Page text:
The first base ball club was organized, and among its members were Maj. A.P. Morey, Ben. Lyon, E.H. Renish, and John Scheer.
-The History of Pettis County, Missouri
Founded in 1857, the town was a bit of a boom town as it became both a railroad hub and, during the war, an important Western military outpost. Beginning in 1866, Sedalia was a major terminus for cattle drives and the town saw a great many people moving in and out. In this atmosphere, with a population in flux and a growing number of new, young, male citizens, it's easy to see how the game could have been introduced and found fertile soil.
Interestingly, all of the factors that were present in Illinois in the first half of the 19th century and contributed to the spread of proto-baseball games in the state are also present in Sedalia in 1867. I've often found it difficult to explain why the study of the spread of proto-baseball games in the Trans-Appalachian West is relevant to the history of baseball in St. Louis but the similarities between, for instance, Jacksonville, Illinois in the 1830s and Sedalia in the late 1860s shows that the specific reasons why the proto game and the New York game spread across the nation were pretty much the same. If we have a better understanding of the process by which bat and ball games spread across the Trans-Appalachian West, we should have a better understanding of how the New York game spread across the country in general and how and why it came to St. Louis in 1859 specifically.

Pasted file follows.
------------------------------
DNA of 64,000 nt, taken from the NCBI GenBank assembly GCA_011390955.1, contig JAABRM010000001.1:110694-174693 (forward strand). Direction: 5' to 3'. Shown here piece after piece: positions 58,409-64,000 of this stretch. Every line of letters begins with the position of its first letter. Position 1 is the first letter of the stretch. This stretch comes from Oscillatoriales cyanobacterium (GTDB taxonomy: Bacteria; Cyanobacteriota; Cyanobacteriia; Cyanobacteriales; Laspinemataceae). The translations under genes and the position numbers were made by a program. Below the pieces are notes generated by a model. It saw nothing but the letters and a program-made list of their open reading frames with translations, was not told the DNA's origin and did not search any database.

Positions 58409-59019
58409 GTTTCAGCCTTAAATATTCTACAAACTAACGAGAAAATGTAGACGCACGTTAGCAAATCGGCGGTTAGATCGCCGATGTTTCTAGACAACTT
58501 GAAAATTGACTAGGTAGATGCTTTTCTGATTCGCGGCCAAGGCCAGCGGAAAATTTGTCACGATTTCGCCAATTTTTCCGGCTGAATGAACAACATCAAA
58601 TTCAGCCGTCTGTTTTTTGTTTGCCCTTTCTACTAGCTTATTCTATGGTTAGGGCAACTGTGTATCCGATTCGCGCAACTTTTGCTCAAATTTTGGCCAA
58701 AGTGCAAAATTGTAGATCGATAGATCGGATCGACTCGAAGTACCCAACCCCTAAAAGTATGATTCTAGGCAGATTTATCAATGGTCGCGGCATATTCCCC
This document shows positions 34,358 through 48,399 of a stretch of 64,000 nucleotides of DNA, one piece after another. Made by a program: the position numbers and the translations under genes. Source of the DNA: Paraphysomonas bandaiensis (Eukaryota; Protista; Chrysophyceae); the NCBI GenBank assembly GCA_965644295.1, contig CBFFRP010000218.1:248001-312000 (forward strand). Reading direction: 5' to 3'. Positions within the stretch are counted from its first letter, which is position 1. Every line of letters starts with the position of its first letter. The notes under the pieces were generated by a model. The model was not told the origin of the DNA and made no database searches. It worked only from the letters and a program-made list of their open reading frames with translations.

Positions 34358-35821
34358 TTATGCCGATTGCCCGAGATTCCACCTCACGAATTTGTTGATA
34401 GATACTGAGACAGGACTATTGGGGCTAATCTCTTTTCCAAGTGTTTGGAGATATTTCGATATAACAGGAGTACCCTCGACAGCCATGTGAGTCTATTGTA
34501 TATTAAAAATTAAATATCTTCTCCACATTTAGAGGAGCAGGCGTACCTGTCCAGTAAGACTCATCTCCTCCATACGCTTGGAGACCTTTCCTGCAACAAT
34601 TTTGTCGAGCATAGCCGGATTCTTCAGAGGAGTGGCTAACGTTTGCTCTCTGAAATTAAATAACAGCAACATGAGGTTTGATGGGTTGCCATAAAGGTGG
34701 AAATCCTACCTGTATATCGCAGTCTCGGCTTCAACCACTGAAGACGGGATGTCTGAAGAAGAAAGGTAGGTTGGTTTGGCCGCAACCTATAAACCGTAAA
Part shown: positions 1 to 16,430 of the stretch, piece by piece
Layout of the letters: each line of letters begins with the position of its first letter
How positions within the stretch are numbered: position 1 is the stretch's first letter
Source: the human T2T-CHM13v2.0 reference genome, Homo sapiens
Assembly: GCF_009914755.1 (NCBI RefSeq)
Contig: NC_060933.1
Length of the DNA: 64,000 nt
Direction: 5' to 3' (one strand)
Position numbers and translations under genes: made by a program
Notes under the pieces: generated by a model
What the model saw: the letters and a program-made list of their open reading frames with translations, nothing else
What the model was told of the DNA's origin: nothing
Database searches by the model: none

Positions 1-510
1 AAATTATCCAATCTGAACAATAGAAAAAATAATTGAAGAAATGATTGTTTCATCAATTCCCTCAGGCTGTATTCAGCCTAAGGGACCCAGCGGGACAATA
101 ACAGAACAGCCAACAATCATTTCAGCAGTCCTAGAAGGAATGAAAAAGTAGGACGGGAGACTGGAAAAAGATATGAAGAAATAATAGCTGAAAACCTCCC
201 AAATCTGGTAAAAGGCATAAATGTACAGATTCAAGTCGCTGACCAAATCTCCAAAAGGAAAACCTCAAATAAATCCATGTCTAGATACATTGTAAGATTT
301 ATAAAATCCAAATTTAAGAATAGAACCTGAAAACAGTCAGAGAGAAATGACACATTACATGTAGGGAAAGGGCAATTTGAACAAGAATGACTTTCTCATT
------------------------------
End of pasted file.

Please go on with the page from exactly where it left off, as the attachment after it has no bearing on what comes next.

The real problem is that we don't have a lot of information about what was happening in St. Louis, with regards to baseball, in 1859. We have a lot of secondary sources but very little from contemporary sources. It leaves a large hole in our understanding of the history of 19th century, St. Louis baseball. What I've been trying to do is fill that hole in by understanding what was happening in the broader region, with the assumption that what was happening in Jacksonville in the 1830s is transferable to St. Louis during the same period. I've been trying to understand St. Louis baseball in the first half of the 19th century by investigating what was happening elsewhere during the period and where, by chance, we happen to have a lot more information.
It is, as I've said, a difficult argument to explain and I think I've done a poor job of it. But there is a reason why I'm interested in 1867 Sedalia and frontier Illinois. It may not be immediately obvious but it is relevant to the history of St. Louis baseball.